[opendtv] News: SAG, WGA Lodge Complaints at FCC Hearing
- From: Craig Birkmaier <craig@xxxxxxxxx>
- To: OpenDTV Mail List <opendtv@xxxxxxxxxxxxx>
- Date: Wed, 4 Oct 2006 10:33:51 -0400
SAG, WGA Lodge Complaints at FCC Hearing
By Jim Benson -- Broadcasting & Cable, 10/3/2006 9:39:00 PM
The Screen Actors Guild (SAG) complained to FCC commissioners
attending media consolidation hearings in Los Angeles Tuesday that
"salary compression" by the networks has harmed mid-level actors'
abilities to make a living.
"We find the continued consolation of media companies has drastically
limited our ability to individually bargain our personal services
agreements," said Anne-Marie Johnson, first national VP of SAG.
"Every working actor has a quote, the amount of money you get for a
guest staring role. It's each actor's market value. There is no such
thing as getting your quote anymore. Like the oligarchy that they
are, the networks decide what the top-of-show rates are, in a
parallel practice. Some networks will even tell you they only pay 50%
of the going rate. Take it or leave it."
Johnson was one of a chorus of voices from union leaders, independent
producers and community activists attending two open FCC hearings.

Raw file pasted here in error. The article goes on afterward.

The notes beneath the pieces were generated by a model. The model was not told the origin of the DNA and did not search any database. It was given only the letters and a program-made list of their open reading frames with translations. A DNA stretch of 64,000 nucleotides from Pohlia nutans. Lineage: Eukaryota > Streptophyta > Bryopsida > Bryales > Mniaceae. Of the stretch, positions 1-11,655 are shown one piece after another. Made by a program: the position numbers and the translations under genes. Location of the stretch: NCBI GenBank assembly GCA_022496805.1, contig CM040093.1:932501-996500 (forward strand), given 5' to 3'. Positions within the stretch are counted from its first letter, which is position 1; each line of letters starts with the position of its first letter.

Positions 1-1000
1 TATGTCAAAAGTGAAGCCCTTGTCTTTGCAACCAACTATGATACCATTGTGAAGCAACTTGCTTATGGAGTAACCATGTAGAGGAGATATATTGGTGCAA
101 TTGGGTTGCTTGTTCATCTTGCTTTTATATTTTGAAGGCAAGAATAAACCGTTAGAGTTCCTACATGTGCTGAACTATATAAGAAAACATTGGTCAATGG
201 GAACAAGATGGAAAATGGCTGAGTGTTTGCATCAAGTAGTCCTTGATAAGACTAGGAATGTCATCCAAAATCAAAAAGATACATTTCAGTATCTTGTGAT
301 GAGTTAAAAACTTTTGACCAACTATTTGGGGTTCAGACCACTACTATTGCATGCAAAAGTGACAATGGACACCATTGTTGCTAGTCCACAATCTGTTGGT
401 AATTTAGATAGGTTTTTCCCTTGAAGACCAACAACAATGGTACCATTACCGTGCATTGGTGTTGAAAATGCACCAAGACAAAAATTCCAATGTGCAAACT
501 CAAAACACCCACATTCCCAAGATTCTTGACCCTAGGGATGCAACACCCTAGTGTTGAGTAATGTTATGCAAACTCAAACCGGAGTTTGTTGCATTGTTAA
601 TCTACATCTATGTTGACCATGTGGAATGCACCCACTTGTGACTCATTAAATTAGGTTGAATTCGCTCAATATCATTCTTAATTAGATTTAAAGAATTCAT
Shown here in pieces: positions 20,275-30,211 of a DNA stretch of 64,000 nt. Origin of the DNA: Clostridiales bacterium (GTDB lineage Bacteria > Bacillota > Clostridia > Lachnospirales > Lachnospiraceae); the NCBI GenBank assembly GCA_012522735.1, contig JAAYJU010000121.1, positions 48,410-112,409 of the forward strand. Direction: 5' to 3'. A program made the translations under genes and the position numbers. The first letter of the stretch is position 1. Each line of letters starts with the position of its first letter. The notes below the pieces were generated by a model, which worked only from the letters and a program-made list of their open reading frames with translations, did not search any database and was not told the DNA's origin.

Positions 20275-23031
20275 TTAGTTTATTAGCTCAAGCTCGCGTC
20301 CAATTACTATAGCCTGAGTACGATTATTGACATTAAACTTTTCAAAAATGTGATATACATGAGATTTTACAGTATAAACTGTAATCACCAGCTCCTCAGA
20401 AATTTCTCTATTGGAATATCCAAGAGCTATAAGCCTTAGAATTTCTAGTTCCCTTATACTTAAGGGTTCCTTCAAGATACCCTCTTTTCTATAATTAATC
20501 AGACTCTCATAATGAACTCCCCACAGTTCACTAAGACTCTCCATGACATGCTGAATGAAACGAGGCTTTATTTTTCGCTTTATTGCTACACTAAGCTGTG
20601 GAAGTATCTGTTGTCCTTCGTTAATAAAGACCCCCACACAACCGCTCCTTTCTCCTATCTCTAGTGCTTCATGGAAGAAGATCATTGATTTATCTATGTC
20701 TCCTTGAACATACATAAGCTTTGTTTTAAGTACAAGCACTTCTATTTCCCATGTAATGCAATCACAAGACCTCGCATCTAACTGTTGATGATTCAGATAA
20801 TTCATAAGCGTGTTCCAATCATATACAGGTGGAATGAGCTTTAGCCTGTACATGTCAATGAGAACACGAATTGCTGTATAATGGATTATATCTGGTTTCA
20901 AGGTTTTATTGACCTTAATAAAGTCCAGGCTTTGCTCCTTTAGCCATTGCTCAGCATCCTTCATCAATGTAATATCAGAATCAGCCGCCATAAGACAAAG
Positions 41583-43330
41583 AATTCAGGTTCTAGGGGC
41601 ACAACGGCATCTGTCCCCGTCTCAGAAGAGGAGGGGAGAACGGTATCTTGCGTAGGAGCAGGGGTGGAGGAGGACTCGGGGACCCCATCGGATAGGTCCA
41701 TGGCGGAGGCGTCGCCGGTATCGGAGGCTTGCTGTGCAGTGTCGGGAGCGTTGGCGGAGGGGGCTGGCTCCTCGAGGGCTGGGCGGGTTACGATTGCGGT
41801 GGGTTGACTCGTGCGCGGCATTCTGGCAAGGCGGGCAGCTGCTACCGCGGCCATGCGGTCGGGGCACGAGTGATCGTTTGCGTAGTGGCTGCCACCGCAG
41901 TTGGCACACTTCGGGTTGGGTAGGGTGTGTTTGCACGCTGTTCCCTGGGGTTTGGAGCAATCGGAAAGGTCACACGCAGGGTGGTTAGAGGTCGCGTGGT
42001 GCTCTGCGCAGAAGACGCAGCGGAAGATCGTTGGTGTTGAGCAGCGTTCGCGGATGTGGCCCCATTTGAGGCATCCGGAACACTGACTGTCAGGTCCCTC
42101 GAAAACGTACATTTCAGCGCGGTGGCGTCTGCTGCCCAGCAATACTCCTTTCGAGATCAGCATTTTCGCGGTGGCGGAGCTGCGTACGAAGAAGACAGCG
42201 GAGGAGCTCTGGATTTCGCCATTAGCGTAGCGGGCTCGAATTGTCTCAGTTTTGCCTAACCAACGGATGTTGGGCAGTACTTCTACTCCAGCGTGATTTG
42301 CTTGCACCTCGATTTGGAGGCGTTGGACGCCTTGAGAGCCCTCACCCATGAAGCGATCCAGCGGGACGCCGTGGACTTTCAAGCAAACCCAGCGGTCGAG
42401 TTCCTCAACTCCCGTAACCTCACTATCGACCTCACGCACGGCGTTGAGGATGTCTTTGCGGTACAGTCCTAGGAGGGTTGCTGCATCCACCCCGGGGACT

They urged the FCC to tighten ownership regulations, or at least
restrict the further loosening of them.
In her testimony, Johnson also questioned whether newscasts on
stations owned by the media companies would cover the positions of
both sides should the unions wage an entertainment industry strike.
She asked, "If Screen Actors Guild is involved in a labor dispute
with the networks, and I certainly hope we aren't, whose story will
be told over the airwaves? Will the 6 o'clock news include our
perspective, or that of those who have an economic stake in seeing us
Patric Verrone, president of the 7,500-member Writers Guild of
America, west (WGAw),
cited figures showing that 20 years ago, there were 29 dominant
entertainment firms with $100 billion in annual revenues. Today, he
said, there are six "making nearly $400 billion."
Over the past 15 years, according to Verrone, media firms have gone
from controlling less than a third of employment for writers to more
than 80% now. But he said there has been only a "modest" increase in
employment for broadcast employees at these conglomerates, since most
of their growth has come from expansion into other media such as
cable, publishing, print and the Web.
Verrone blamed consolidation for reducing "the range of perspectives
and life experiences reflected in the media," and for tighter
production budgets that have led to "smaller writing staffs, lower
earnings and shorter careers."
- Using the UNSUBSCRIBE command in your user configuration settings at FreeLists.org
You can UNSUBSCRIBE from the OpenDTV list in two ways:
- By sending a message to: opendtv-request@xxxxxxxxxxxxx with the word
unsubscribe in the subject line.
Other related posts: